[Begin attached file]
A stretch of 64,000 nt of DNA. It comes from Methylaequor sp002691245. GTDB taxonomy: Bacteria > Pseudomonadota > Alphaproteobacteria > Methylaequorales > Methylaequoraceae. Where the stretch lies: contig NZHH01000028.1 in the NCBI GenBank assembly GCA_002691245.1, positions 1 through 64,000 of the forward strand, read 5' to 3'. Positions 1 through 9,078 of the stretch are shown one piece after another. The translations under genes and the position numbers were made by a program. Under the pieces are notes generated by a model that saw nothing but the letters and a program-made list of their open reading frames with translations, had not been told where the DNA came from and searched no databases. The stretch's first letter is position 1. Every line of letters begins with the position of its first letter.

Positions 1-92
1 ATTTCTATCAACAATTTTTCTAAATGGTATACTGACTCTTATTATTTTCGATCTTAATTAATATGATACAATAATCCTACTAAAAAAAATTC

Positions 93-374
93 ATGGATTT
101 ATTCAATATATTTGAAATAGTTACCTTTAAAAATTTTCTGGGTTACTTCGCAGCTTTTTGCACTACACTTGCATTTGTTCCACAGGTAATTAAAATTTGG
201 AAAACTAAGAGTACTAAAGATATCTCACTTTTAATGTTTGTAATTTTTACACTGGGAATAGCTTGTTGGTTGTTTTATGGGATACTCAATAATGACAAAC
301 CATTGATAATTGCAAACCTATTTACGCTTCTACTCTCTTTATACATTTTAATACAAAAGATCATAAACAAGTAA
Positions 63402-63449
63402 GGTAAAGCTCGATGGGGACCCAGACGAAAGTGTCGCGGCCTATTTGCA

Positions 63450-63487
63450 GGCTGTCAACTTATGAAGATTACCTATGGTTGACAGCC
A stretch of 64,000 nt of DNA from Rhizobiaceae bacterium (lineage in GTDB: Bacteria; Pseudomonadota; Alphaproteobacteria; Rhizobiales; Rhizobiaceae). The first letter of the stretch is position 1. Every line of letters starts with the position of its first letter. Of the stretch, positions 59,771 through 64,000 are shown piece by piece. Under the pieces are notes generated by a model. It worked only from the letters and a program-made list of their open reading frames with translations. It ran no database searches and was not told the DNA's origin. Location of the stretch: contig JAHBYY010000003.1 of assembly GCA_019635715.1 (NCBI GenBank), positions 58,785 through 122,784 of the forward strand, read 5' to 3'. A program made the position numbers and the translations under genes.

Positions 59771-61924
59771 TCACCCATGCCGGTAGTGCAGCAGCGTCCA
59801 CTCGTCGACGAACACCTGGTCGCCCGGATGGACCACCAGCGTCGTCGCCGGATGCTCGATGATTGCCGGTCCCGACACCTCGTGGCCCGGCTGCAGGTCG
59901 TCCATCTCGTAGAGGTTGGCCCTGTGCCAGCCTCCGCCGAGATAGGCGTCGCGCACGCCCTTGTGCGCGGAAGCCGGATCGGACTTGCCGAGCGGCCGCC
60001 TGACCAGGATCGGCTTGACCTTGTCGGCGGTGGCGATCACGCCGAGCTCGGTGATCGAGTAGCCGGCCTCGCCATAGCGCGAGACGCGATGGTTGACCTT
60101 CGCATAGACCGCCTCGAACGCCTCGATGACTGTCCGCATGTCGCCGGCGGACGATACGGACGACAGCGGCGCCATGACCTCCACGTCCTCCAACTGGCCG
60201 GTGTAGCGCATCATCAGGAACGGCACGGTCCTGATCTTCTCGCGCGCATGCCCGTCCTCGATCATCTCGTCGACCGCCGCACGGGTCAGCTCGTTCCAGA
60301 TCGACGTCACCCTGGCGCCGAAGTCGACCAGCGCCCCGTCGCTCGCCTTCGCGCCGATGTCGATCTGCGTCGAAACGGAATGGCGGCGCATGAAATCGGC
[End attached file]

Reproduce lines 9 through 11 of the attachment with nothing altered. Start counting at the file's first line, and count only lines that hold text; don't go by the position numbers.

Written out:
Positions 63402-63449
63402 GGTAAAGCTCGATGGGGACCCAGACGAAAGTGTCGCGGCCTATTTGCA

Positions 63450-63487